English cricket has evolved but pushed many of us into the margins: a personal experience of racism

Maocolm Marshall the great West Indian fast bowler

Tawhid Qureshi

Growing up as a child in the 1980s, my cricketing education began by listening to the clipped tones of Brian Johnston and watching successive touring sides beat an often chaotic-looking England team. The long summer series played back then, meant a familiarity with hitherto unknown faces; Terry Alderman and Malcom Marshall seemed ever-present on the BBC, presiding over another England batting collapse. But England were the only team I knew well. Yet it was hard to feel that they really were my team.

There wasn't an obvious sense of English cricket being out of bounds to a second generation British Bangladeshi, but there was a pervasive feeling that to fully embrace English cricket culture, you had to look like the team itself: overwhelmingly white. Rose-tinted memories of watching my very first Test, at Lord's itself, are of a child revelling in the minutiae of the game. I marvelled at the varying levels of applause, aligned to the significance of different milestones, the pristine outfield and the politeness of it all. It was only in my teens when I truly understood what division and discrimination looked like, in cricket and the wider world.

Confusingly for an adolescent, cricket in England often absorbed the ills of racism rather than act as a safe haven against them. I understood that the apartheid system in South Africa was founded on principles of racial superiority and subjugation, so it was impossible to comprehend why a group of English cricketers would want to tour the country, even if the financial incentive was clear. In the early 1990s I remember reading about increasingly fraught and volatile English cricket crowds – a pig's head was tossed around by spectators in Headingley's Western Terrace during the 1992 Test against Pakistan, a deliberately provocative gesture to opposing Muslim fans. Indeed, Pakistan's encounters with England in that period were regularly laced with distrust and animosity. The Sun's "Pak off" headline from 1992 summed up the mood.

It was little wonder that supporting any other team but England became so prevalent amongst South Asian and Afro Caribbean communities. Of course a winning team, playing dynamic cricket with a swagger, will always encourage support, which is why the West Indies had such a huge UK following. England seemed to care little about who supported them and it was this indifference coupled with a strong desire to feel belonging, which drove many away from the game.

All of those past incidents and memories came flooding back last Sunday at Lord's. Just as the nightwatchman Neil Wagner top-edged an ungainly swipe into the wicketkeeper's gloves, I've rarely felt so conflicted when applauding a wicket or more bemused by those in the crowd cheering with a fervour unusual for Lord's. The wicket-taker was England's best bowler of the match and the most talked about cricketer of the past few days, Ollie Robinson.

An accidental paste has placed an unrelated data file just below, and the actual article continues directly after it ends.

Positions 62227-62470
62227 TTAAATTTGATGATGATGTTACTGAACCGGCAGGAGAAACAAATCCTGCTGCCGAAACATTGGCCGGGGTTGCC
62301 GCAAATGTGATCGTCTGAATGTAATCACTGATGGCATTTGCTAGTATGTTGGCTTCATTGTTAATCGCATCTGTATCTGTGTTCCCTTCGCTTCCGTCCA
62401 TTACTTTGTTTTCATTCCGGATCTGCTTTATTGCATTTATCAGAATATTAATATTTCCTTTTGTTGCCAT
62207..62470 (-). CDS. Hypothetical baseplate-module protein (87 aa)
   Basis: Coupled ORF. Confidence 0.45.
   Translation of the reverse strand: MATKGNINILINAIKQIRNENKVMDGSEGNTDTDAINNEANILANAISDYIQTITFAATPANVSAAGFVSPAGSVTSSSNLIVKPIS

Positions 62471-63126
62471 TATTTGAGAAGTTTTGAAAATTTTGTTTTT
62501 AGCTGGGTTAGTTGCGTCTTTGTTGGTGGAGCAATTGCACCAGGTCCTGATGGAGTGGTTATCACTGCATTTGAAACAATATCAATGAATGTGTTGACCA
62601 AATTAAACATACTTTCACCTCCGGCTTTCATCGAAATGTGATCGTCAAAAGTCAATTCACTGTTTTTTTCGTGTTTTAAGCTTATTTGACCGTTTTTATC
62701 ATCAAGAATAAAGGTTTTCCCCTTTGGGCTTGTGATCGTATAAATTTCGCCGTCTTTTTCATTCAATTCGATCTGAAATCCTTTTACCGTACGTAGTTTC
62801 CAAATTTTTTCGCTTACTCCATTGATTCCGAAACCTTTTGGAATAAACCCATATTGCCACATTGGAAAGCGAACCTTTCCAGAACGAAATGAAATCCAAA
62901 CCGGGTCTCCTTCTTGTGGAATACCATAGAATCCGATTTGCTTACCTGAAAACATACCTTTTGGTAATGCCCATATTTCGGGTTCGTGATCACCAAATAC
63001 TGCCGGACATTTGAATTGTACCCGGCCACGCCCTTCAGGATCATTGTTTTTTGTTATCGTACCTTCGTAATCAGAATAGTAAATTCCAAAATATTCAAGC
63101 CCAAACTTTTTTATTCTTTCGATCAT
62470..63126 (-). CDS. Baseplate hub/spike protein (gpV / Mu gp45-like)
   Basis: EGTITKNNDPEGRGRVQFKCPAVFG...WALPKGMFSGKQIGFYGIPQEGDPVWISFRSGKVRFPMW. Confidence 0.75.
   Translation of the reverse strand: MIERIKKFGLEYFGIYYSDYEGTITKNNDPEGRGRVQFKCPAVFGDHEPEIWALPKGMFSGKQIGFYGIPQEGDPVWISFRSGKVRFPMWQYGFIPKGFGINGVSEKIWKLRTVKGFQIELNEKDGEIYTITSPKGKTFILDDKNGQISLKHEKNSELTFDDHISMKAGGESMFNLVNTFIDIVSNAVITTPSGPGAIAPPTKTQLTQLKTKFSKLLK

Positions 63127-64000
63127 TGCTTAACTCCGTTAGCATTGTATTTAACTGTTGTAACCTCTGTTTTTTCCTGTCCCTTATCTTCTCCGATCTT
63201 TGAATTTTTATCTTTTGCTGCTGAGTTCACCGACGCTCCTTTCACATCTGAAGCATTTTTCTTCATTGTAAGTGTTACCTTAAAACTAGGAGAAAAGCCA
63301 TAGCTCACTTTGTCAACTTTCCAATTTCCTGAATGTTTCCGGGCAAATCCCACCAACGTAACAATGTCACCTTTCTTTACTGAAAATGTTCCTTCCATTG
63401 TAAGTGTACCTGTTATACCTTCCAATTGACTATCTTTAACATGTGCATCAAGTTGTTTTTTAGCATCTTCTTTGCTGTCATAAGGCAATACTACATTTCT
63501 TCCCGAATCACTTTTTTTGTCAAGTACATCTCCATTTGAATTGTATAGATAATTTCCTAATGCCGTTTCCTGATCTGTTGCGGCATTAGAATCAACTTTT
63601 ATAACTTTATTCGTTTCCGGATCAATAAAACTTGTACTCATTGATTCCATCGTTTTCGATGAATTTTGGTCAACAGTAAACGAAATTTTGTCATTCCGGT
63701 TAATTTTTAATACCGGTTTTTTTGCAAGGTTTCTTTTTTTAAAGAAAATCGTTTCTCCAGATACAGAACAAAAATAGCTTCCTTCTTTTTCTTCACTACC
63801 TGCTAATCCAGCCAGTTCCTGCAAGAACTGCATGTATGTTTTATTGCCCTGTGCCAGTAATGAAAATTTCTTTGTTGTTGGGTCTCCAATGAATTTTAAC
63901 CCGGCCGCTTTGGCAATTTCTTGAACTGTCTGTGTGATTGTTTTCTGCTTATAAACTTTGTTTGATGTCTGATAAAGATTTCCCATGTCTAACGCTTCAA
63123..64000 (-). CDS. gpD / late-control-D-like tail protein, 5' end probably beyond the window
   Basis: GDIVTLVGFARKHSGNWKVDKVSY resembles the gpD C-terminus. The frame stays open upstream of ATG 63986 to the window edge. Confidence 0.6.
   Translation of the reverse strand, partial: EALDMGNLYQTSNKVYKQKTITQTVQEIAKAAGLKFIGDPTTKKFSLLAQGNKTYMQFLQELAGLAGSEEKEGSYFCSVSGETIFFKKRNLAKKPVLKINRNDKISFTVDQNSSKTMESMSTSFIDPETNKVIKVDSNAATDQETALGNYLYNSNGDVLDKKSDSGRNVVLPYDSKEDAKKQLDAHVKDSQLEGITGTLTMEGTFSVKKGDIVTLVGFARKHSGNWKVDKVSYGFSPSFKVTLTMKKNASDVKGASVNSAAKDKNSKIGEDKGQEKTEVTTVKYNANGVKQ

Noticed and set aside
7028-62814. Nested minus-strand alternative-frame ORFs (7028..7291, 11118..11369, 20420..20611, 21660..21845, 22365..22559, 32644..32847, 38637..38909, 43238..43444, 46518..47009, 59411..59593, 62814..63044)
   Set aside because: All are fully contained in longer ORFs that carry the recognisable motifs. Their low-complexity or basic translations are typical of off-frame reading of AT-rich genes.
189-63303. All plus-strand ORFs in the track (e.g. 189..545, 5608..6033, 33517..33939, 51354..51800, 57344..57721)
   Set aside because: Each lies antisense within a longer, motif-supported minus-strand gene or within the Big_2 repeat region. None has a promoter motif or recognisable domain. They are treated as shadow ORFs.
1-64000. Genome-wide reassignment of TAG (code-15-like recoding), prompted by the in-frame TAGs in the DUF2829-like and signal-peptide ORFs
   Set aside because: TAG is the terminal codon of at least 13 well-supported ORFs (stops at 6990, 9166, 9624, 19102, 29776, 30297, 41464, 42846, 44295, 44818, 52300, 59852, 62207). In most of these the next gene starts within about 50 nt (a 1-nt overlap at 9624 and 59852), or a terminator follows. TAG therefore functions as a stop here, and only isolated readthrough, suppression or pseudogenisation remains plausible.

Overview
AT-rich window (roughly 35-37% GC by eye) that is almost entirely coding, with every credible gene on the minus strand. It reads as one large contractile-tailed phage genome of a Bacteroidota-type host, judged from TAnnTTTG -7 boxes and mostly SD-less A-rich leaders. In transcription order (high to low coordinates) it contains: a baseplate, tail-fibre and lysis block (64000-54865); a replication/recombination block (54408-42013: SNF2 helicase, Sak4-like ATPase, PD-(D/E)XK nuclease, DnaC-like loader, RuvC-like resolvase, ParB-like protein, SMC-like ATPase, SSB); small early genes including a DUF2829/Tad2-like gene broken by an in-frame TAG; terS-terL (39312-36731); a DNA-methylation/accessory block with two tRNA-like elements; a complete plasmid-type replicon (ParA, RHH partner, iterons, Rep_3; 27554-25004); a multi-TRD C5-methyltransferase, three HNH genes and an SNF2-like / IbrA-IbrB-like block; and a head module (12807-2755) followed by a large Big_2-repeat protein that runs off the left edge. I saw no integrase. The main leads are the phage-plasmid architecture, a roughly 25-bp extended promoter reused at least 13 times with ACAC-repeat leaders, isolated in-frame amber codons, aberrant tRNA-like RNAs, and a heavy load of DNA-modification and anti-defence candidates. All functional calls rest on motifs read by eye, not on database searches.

Setting aside for one moment the appropriateness of his punishment and whether he's a reformed character (I sincerely hope he is), Robinson's tweets took me back to the 1990s and a sense of not belonging. But it also did something more damaging, it triggered the trauma of my experiences of racism, long before tweets or social media ever existed. My direct experience of racism, like many others, is of the low-key variety: waking up to find dog mess on the doorstep and name calling from a faceless voice in a crowd. They were routine occurrences during childhood, so much so that they almost became mundane events.

Clearly much has changed in society in the past few decades and progress made in the fight against discrimination, of all forms. English cricket has also evolved and in many ways has never felt more enlightened. The 2019 World Cup win felt like a genuine watershed moment, finally England had won a World Cup and with a team that embodied the diversity of modern Britain. But as with many epic battles, progress can be slow and often thwarted by opportunists. English cricket still has much to do, in order to demonstrate genuine inclusivity. The ongoing investigation at Yorkshire CCC, into serious allegations of racism by Azeem Rafiq, and the case of institutional racism against the ECB, brought by respected umpires John Holder and Ismail Dawood, have highlighted failings.

At least one generation of talented cricketers have already been forced into the margins of the game, as characterised by the abundance of cricketers with South Asian heritage playing the game at non-professional and recreational level. They can be found playing in obscure leagues up and down the country, on under prepared pitches and with inadequate umpiring. Their skill and dedication deserve so much more. Whether by accident or design, Ollie Robinson's tweets have fuelled further division and exacerbated the likelihood of potential stars leaving the game behind, it's everyone's responsibility to right the wrong.